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Fintech start-ups won’t kill banks…

Start-ups won't kill banks...ageing IT will

Let’s make no mistake, the burgeoning ranks of fintech start-ups pose a threat to banks. Our partner Accenture estimates that up to 30% of banks’ revenues could be lost to new competitors by 2020.

But banks still have plenty of competitive advantages – the trust established through hundreds of years safekeeping customers assets, access to customers’ transactional data, the ability to offer a full range of services, to name just a few.

The real threat to banks comes from their ageing IT systems

FT headlineThe systems banks use were built for 9 to 5 branch banking. They were also built for specific purposes – term deposits, standing orders, credit cards, etc. without regard to the holistic customer relationship.

The problem is that banking is now 24/7, delivered increasingly over digital channels and customers expect an e-commerce-like online experience that is rich and immediate.


This situation presents banks with four major issues

  • Risk and complexity. A typical universal bank runs more than 180 applications, written in a piecemeal fashion over decades in languages now not easily supported. This obviously greatly restricts flexibility, but it also creates thousands of points of failure. 
  • Scalability. Systems can’t keep up with the exponential growth in volumes. As banking digitizes, consumers are interacting with their banks more often (Barclays, for example, has gone from 2 branch transactions per month to more than 30 interactions per month through Pingit, its mobile app).
  • Opportunity cost. According to Celent, the cost of maintaining ageing legacy systems eats up more than 75% of banks’ IT budgets, leaving little for value-enhancing expenditure.
  • An expectations gap. Ageing IT systems can’t provide the rich banking experiences that customers want. Customers want banks to perform the role of infomediaries, helping them to make better financial and commercial decisions. To achieve this, banks need modern architected, integrated and real-time systems.

Digital investments are best placed in back-office automationWhere to start renovating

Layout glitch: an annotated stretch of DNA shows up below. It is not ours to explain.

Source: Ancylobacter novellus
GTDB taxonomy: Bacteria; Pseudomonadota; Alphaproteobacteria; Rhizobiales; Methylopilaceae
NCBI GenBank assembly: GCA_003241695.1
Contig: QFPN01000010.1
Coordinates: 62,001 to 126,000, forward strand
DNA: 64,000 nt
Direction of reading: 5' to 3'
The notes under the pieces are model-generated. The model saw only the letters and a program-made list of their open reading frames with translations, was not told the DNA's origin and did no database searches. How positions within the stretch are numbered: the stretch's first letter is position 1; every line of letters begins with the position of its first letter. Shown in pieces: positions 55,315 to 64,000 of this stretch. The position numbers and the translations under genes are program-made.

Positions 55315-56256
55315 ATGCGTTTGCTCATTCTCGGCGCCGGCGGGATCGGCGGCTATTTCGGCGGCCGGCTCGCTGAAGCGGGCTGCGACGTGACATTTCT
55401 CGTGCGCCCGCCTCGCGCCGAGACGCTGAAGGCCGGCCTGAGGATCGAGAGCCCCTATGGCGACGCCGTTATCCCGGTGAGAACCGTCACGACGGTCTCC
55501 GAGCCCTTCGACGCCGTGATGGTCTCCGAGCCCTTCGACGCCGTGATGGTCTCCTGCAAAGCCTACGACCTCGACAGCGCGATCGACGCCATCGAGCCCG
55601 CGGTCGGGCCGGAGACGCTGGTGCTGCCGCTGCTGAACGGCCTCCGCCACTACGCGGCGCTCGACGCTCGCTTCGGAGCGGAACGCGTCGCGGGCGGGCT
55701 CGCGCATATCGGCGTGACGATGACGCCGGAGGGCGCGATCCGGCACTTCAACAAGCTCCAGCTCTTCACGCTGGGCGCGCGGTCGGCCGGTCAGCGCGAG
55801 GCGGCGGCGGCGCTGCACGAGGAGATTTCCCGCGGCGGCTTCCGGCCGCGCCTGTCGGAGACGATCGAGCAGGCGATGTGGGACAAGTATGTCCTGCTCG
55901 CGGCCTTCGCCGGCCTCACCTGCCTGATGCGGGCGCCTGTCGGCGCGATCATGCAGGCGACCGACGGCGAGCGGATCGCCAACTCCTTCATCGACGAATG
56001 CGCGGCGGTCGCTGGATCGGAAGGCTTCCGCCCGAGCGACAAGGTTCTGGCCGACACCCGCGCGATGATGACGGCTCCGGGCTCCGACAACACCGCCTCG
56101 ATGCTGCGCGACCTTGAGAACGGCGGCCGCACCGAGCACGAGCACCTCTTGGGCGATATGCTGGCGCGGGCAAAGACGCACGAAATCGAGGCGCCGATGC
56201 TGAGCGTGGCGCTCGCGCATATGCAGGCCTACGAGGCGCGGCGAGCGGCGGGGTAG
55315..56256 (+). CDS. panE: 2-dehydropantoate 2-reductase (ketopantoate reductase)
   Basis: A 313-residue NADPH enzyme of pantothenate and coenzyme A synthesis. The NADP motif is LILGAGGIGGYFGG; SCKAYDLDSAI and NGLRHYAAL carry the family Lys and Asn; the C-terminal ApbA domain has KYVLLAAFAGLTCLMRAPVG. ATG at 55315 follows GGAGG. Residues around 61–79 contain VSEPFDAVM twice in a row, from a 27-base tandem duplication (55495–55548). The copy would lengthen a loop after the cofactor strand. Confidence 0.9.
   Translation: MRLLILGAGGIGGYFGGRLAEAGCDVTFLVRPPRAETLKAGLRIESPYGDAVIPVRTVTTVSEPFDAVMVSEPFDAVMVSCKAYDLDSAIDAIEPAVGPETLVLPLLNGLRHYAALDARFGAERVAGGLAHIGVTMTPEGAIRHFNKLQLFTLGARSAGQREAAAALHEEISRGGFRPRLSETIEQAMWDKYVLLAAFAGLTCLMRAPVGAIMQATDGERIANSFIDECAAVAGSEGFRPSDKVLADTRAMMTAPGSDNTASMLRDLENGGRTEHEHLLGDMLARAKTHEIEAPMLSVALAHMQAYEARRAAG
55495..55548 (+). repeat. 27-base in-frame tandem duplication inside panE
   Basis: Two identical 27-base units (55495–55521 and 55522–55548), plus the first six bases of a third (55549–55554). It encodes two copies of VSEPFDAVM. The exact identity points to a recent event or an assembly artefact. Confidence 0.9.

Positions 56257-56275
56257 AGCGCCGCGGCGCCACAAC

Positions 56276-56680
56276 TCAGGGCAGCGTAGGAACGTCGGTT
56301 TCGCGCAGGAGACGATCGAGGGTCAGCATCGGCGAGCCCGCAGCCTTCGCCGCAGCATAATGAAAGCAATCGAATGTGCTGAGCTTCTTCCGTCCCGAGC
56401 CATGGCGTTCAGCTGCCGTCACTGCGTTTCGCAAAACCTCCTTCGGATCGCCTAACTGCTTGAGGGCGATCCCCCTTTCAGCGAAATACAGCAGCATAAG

There is growing realization that banks need to remove their IT straightjacket, but where to start?

The truth is that banks can start anywhere.  There are multiple implementation approaches, such as build & migrate and progressive renovation that allow for de-risked and gradual replacements of  banks’ ageing infrastructure. 

But back office replacement is fundamental. You can only create seamless and instant gratification where the transactions are processed in real-time and with 99%+ automation. This is why McKinsey says that the best returns on digital investment come from back office automation.


How to ensure positive RoI

IT renewal is essential, but how do you stop the project going the way of so many others and failing to deliver significant RoI?

We believe the key is stop building proprietary systems, whether these are internally developed or sourced from third parties.  Doing this introduces too much risk, is too slow to deliver value and is legacy from day 1 if it can’t be easily upgraded every few years.

Instead, adopting leading, upgradable packaged software, bringing together best practice from the world’s leading banks, is what drives superior returns. This explains why year after year Temenos customers outperform their peers, with on average an 8.1 percentage point lower cost to income.


How to stay ahead

This is a job for us.

We’re investing more than 20% of sales in R&D, drawing on the expertise of more than 2000 bank customers.

We are also running events, hackathons, sponsoring an incubator and a whole bunch of other activities to ensure that once you’ve caught up, you never fall behind again.


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What’s next?

If you’re ready to ditch the legacy and want to put your organization in a position to succeed through the digital revolution, why not have us give you a call to discuss next steps.

Our experts are on hand to help you

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